“Oh, all the money in my life I did spend
Be it mine right or wrongfully
I let it slip gladly through the hands of my friends
To tie up the time most forcefully
But the bottles are done
And we’ve killed every one
And the table’s full and overflowed
And the corner sign
Says it’s closing time
So I’ll bid farewell and be down the road.”
I had missed the visitation, so I arrived early the following morning and found him laid out as straight as I’d seen him in some time. The pain had vanished from his hip. His legs were no longer too weak. His shoulders square, and a remnant of the smile he so often wore was across his lips. He looked at peace.
The attendants for the funeral home were there, dressed in dark suits. Beyond them were only his son, Randy, and his daughter-in-law, Beth. They were looking through a trove of photographs on display, and Randy was referencing conversations they had with the long line of friends the night before. Meanwhile, at the casket, I was certain I had Dean Molln to myself one last time.
I thought of the quarter pop he bought us from the Coke machine when I was just a kid in the office of BB&P Feed and Grain. I thought of his belly laugh, reclined in the corner in an old swivel office chair, about to drop his Democratic wisdom on some poor unsuspecting Republican. Often he began with, “You know one time…” and from there it was on. A story about overhauling a semi behind a Missouri scalehouse with only a sheet of plywood to break the winter wind, or a story about a trip to East St. Louis, or what a wild town Creston once was, or how wild his sons once were, or a bet he won, or a bet he lost and gladly paid.
He was like a second grandfather to any kid who came through the doors, and I’m sure his family bore the expense of that. He was a friend to us all as we grew up. I thought of all our conversations as I went off to college, or came home to farm, or worked for my then inlaws, or went through a divorce, or leaving the elevator and working for myself. And I thought of how foolish I’d been not to visit him more in the end.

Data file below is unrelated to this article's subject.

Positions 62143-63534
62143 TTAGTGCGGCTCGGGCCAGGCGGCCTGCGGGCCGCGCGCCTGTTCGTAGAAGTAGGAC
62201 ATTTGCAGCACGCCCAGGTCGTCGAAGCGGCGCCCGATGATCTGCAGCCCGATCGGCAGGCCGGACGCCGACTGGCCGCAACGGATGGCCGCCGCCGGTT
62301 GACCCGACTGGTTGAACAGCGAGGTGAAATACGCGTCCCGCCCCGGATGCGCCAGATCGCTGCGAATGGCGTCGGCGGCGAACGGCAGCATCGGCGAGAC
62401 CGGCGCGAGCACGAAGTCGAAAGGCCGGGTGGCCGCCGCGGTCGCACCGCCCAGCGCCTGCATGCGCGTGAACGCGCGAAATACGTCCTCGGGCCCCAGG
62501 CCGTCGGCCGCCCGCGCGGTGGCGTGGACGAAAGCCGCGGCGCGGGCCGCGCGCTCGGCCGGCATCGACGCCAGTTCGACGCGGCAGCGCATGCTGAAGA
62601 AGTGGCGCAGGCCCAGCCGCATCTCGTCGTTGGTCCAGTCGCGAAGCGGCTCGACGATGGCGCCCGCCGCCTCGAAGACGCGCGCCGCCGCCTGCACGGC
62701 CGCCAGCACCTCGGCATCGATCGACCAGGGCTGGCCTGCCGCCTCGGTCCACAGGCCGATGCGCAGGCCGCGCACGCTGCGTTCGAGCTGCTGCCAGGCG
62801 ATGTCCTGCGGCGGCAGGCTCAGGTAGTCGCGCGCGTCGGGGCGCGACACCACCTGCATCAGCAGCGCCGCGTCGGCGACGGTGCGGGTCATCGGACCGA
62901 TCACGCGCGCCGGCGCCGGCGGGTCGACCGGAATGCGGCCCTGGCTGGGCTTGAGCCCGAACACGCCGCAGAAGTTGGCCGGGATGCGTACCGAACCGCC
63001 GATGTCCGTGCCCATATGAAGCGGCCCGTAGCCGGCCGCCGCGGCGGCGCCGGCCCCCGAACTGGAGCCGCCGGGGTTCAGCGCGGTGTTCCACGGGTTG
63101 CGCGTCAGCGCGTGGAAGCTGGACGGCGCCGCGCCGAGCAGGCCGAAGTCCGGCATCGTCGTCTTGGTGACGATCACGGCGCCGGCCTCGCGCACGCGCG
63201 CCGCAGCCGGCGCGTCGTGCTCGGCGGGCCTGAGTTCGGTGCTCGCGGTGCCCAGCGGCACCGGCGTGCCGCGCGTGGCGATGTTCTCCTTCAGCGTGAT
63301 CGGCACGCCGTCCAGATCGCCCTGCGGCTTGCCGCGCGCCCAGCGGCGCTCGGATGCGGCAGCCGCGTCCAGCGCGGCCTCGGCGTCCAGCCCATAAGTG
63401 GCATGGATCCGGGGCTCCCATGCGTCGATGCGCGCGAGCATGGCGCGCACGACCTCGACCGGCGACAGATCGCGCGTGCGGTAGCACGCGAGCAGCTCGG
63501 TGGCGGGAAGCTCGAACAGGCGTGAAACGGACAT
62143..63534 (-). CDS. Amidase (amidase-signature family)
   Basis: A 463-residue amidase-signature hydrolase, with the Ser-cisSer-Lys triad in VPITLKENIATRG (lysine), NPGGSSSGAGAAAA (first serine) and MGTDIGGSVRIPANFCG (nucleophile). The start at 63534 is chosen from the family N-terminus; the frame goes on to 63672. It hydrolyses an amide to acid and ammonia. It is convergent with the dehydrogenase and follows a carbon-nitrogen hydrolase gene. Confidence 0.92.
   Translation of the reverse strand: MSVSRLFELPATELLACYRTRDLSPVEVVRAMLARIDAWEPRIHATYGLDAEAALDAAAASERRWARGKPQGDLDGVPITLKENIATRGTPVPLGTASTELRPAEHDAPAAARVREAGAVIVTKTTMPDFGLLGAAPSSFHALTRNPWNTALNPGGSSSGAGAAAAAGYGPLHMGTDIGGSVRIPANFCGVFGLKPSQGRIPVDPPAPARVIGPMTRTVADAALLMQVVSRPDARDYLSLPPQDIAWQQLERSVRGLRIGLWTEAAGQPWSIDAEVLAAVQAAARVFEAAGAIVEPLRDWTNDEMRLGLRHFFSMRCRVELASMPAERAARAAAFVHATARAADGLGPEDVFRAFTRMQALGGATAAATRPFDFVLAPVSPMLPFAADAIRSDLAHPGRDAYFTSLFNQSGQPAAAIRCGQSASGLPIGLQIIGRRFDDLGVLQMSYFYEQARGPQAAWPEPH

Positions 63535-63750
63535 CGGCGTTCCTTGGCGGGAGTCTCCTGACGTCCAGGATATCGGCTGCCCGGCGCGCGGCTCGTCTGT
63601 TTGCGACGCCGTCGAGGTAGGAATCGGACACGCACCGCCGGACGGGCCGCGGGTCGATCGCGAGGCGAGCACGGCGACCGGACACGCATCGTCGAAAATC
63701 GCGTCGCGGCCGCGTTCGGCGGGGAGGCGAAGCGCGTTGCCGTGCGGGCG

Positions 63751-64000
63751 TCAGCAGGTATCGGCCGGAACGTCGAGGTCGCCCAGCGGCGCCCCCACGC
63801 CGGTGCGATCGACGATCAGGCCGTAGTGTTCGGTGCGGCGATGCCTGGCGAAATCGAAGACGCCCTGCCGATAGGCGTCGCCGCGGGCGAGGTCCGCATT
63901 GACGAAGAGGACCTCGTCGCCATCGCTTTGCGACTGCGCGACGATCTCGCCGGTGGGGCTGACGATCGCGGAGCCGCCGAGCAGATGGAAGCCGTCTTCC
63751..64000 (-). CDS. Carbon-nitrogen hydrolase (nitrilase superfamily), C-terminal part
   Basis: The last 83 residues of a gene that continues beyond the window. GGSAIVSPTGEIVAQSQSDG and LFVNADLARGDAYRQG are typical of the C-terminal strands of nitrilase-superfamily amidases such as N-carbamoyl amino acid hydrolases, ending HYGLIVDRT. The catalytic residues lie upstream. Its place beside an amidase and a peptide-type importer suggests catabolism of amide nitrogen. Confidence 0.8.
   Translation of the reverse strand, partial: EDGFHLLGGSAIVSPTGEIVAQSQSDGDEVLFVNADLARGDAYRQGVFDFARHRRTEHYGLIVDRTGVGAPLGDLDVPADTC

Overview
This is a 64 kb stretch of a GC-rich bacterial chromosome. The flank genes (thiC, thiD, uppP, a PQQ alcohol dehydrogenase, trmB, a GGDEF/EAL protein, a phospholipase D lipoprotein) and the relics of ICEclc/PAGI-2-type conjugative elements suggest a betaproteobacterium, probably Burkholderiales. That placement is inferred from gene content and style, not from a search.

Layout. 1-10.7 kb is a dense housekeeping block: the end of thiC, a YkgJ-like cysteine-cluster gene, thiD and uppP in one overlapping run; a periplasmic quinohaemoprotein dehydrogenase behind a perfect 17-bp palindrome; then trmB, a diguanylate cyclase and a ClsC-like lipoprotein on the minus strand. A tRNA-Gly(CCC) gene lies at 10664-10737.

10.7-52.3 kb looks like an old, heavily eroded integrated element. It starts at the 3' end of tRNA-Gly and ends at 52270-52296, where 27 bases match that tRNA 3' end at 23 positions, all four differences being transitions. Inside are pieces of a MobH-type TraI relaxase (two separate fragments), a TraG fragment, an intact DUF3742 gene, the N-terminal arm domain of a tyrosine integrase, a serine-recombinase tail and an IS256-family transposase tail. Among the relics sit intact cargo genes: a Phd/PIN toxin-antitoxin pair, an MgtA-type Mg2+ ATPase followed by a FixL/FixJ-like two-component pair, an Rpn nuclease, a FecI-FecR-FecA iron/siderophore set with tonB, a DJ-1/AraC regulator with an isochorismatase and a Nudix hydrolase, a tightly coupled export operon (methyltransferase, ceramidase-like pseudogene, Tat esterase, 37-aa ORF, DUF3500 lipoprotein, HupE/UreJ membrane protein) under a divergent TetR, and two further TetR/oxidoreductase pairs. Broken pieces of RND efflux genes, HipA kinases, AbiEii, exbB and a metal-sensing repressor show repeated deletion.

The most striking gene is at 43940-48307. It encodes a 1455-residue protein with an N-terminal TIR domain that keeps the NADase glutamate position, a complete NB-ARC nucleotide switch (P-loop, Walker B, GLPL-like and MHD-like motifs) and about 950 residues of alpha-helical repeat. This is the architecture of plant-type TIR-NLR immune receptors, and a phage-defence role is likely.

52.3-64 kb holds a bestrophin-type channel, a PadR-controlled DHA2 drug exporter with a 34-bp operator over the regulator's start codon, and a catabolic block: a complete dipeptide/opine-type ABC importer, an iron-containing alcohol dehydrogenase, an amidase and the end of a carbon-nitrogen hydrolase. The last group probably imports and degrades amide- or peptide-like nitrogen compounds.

Always chasing it, you know? Trying to make a dollar or a difference, juxtaposed by the guy silently making noise.
The last time I paid him a visit, he was in a nursing home. I had a beard, and I was worried he wouldn’t recognize me, and I’d have to explain to him who I was. I was even more worried that he’d be unhappy there, removed from the grain elevator, the tasks, and the people he’d built his life around.
“Dan,” he greeted me. “Come on in. Make yourself a drink.” It was 11:30 am…on a Wednesday. He had a dorm fridge stocked with 7Up and Seagram’s. “I just saw Richard a couple of days ago. Looks like he’s doing good.”
“How are you doing Dean?”
“You know, I’m not going to lie. I didn’t want to come here. In fact I threw a damn fit, but hell, Dan, this is where I need to be. These nurses take good care of me. Shit I can’t even get my pants on by myself,” he laughed. “Old age must be catching up to me.”
“It chased you until you were in your nineties, Dean.” Even in his nineties, there was the same old Dean. Indomitable. We told old stories. We talked about new things. We shared a drink, just as he’d done with so many others.
The last time I saw him was a couple months later. The county fair was going on. His other daughter in law, Shelly, arranged for a scooter so he could ride it around the fair. In the parking lot of the nursing home, they were both to be instructed on its use. Shelly was listening, but Dean was busy figuring it out himself, which is how he discovered the two speed. Into the high side it went, and out went Dean onto the city street.
Shelly was calling after him on a dead run, which Dean acknowledged by raising his hand above his head and waving her goodbye. A second later, her toe caught the lip of asphalt at the end of the driveway, and the asphalt then caught the skin of her palms and knees. Several blocks down, Dean rolled into the fairgrounds with the scooter still on the high side and a smile plastered across his face. Several minutes later, Shelly also came in on the high side, on foot with a decided limp, wearing dried blood and a look of exasperation.
Sharing a drink, telling old stories, talking about pretty girls, it’s all a silly way to tell someone you love them. But beside him, at his casket, like so many of my kind before, I finally got it right.
I knew Dean before I knew farming, or most of my friends, or even myself. He offered what he offered so many kids that came through the door. Support.